Phil Concannon watches Late Shift and ponders the idea of the interactive movie and watching with your phone switched on.
Remember Doom? No, not the video game, but the Dwayne Johnson-starring 2005 film directed by cinematographer-turned-hack Andrzej Bartkowiak? There’s no particular reason why you would recall that entry in the ignominious history of cinematic adaptations of video games, but you might remember the debate it sparked. When Roger Ebert stated that video games cannot be art he invited a furious response from gamers who insisted that he was dismissing a medium he knew nothing about. Five years later, when Ebert returned to the subject in response to a TED talk given by game producer Kellee Santiago, he wrote:
“One obvious difference between art and games is that you can win a game. It has rules, points, objectives, and an outcome. Santiago might cite an immersive game without points or rules, but I would say then it ceases to be a game and becomes a representation of a story, a novel, a play, dance, a film. Those are things you cannot win; you can only experience them.”
There’s probably no real answer to this question, art is where you find it, but the debate continues and the lines continue to blur. With video games employing more sophisticated and ambitious storytelling techniques and increasingly cinematic visuals, games such as the acclaimed 2013 release The Last of Us are now hailed for their emotional content as much as their gameplay virtues. But if video games are becoming more like movies, what happens when things go the other way? If a movie takes on the virtues of a game, does it no longer fit Ebert’s definition of art?
Late Shift is a film that gives us the opportunity to take control of the main character. At numerous points in the narrative the film’s protagonist Matt (Joe Sowerbutts) will have to make a decision, but it’s the viewer who makes that decision for him. As the film begins we must decide whether Matt should push his way off the bus or be polite and let others off first, or if he should help a lost tourist and risk missing his tube (echoes of Blind Chance and Sliding Doors) but as the film progresses and the hapless Matt finds himself drawn into a plot to steal a priceless Chinese artefact, the choices we make take on a life-or-death importance.
This idea in itself is not new. At the 1967 International and Universal Exposition in Montreal, Czechoslovakia was represented by Kinoautomat, a groundbreaking experiment in film narrative. Conceived by Radúz Činčera, the film played out in a series of individual sequences, each of which ended with the audience pressing one of the two buttons on their handset to decide what happens next. Having seen and enjoyed Kinoautomat at the NFT in 2006 it was useful to compare it to Late Shift, which is inevitably a much slicker presentation of the same idea. While Kinoautomat required an onstage MC to link between sections and entertain the audience as the votes were tabulated and the next reel prepared, Late Shift moves seamlessly from one scene to the next, our decisions instantly having an impact on the constantly evolving storyline.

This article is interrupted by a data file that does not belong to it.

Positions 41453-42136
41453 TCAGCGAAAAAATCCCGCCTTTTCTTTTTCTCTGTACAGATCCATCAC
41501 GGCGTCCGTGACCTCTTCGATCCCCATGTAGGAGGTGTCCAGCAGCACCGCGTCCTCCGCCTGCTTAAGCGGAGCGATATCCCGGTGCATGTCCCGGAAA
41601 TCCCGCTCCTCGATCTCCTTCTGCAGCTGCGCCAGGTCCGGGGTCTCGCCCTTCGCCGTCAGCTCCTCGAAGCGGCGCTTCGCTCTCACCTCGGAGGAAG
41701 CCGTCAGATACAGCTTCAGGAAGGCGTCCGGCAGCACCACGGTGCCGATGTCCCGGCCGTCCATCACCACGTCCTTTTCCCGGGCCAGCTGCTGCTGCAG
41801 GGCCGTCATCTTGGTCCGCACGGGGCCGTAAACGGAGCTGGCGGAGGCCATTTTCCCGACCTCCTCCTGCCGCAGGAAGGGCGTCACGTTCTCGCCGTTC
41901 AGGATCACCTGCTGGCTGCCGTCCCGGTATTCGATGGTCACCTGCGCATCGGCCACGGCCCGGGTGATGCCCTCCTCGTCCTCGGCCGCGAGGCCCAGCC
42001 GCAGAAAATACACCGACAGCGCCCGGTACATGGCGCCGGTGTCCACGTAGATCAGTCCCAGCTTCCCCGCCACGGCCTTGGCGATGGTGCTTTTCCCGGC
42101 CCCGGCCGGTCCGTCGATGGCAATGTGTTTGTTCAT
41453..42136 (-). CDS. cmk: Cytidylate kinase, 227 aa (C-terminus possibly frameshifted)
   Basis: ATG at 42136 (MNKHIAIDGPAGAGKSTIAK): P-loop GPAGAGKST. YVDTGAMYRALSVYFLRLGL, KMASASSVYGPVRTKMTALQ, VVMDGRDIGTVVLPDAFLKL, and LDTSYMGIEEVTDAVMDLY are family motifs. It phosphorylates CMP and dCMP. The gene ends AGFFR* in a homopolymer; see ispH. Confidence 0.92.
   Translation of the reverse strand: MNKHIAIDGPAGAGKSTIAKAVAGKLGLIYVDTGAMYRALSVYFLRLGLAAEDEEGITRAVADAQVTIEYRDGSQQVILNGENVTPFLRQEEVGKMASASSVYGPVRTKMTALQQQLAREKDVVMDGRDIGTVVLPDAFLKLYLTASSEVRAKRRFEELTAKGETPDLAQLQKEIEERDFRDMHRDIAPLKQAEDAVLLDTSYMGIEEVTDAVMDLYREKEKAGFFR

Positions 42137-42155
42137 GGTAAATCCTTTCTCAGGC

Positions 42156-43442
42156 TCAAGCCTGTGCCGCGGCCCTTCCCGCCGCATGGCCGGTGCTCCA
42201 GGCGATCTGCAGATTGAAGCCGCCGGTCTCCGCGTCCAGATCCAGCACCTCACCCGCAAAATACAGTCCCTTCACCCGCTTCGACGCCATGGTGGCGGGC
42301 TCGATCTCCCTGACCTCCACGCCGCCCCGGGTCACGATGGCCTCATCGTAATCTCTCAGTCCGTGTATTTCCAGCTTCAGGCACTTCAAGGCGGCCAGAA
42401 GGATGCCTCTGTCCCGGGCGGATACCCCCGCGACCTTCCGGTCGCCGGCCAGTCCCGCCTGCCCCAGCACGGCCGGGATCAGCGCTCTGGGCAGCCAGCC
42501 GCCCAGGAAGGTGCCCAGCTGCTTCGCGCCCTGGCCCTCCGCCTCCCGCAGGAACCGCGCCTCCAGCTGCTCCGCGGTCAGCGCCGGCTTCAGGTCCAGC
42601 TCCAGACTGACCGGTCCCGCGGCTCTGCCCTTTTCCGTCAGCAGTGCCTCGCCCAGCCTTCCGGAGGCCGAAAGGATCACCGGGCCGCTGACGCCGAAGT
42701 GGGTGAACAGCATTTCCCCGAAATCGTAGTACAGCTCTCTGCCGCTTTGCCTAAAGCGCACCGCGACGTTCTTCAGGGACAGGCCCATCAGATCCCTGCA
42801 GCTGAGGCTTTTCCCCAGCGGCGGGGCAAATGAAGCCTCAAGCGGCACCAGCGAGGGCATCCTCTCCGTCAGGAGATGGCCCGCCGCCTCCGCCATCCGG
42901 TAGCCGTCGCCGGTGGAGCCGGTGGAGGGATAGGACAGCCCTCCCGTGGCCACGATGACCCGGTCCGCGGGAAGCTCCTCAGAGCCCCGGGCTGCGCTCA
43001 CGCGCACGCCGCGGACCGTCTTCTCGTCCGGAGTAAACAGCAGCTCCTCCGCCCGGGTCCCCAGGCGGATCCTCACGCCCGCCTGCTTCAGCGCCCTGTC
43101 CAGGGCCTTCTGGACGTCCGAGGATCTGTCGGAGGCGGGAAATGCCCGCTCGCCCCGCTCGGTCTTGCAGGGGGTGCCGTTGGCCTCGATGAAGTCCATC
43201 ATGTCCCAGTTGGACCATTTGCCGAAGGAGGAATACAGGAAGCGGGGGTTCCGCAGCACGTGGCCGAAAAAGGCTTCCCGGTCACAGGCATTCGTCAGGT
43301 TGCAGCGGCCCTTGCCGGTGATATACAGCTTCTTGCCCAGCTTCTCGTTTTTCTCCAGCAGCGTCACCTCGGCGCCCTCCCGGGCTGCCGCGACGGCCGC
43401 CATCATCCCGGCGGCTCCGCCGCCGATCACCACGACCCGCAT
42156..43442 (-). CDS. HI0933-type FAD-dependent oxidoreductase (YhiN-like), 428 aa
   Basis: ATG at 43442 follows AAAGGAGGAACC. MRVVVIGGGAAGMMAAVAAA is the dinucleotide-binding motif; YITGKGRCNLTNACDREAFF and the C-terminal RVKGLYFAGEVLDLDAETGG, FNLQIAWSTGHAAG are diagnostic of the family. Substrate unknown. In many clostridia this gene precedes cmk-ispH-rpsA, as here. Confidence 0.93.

Late Shift was essentially designed as a proof of concept for CtrlMovie, a new app that promises complete control over films specially produced for the platform, and while the idea of using a phone in the cinema is normally anathema to me, the simple black design of the app makes it acceptably unintrusive. Buttons offering choices appear on both the small and big screen simultaneously, and viewers have a couple of seconds to pick one before seeing how it plays out. Some of these decision points have little bearing on the overall shape of the narrative and reveal the limitations of the idea; as Dr Christopher Hales wrote in his study of Kinoautomat: “The often raised criticism is that making choices in an interactive narrative made from pre-made segments is hardly more sophisticated than pressing the required combination of buttons on a hot-drink machine.” It was a little frustrating that telling Matt to make a run for it from gun-toting crooks resulted in him getting a few yards away before being caught, but other choices seemed to have wider implications, with our decision to walk away from the weeping May-Ling (Haruka Abe) instead of offering comfort (What a bastard we turned this guy into!) marking a major shift in the narrative.